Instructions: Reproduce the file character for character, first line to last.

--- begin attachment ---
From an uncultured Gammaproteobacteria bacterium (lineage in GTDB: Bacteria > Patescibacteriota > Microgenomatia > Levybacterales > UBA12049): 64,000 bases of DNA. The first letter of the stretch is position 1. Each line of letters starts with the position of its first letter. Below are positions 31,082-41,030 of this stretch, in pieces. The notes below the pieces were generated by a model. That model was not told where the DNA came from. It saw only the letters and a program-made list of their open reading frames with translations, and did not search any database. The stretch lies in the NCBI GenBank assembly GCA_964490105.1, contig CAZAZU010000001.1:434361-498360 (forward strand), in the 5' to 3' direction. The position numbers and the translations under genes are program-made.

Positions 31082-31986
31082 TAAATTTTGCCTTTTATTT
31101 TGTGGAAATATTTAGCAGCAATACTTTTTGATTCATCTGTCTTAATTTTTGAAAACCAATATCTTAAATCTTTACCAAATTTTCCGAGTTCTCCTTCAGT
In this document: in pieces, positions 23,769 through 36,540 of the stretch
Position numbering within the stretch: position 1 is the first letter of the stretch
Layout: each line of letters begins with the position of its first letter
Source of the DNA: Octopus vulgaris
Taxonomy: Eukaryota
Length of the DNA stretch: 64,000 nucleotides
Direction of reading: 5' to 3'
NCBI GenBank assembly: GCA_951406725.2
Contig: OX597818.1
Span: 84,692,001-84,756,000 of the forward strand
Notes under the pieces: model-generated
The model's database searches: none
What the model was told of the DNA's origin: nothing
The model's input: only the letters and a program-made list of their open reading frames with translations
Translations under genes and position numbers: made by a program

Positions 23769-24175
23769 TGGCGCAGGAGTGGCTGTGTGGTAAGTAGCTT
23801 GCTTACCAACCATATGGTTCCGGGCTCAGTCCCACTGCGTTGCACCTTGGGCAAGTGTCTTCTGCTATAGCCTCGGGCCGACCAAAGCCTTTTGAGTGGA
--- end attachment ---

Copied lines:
From an uncultured Gammaproteobacteria bacterium (lineage in GTDB: Bacteria > Patescibacteriota > Microgenomatia > Levybacterales > UBA12049): 64,000 bases of DNA. The first letter of the stretch is position 1. Each line of letters starts with the position of its first letter. Below are positions 31,082-41,030 of this stretch, in pieces. The notes below the pieces were generated by a model. That model was not told where the DNA came from. It saw only the letters and a program-made list of their open reading frames with translations, and did not search any database. The stretch lies in the NCBI GenBank assembly GCA_964490105.1, contig CAZAZU010000001.1:434361-498360 (forward strand), in the 5' to 3' direction. The position numbers and the translations under genes are program-made.

Positions 31082-31986
31082 TAAATTTTGCCTTTTATTT
31101 TGTGGAAATATTTAGCAGCAATACTTTTTGATTCATCTGTCTTAATTTTTGAAAACCAATATCTTAAATCTTTACCAAATTTTCCGAGTTCTCCTTCAGT
In this document: in pieces, positions 23,769 through 36,540 of the stretch
Position numbering within the stretch: position 1 is the first letter of the stretch
Layout: each line of letters begins with the position of its first letter
Source of the DNA: Octopus vulgaris
Taxonomy: Eukaryota
Length of the DNA stretch: 64,000 nucleotides
Direction of reading: 5' to 3'
NCBI GenBank assembly: GCA_951406725.2
Contig: OX597818.1
Span: 84,692,001-84,756,000 of the forward strand
Notes under the pieces: model-generated
The model's database searches: none
What the model was told of the DNA's origin: nothing
The model's input: only the letters and a program-made list of their open reading frames with translations
Translations under genes and position numbers: made by a program

Positions 23769-24175
23769 TGGCGCAGGAGTGGCTGTGTGGTAAGTAGCTT
23801 GCTTACCAACCATATGGTTCCGGGCTCAGTCCCACTGCGTTGCACCTTGGGCAAGTGTCTTCTGCTATAGCCTCGGGCCGACCAAAGCCTTTTGAGTGGA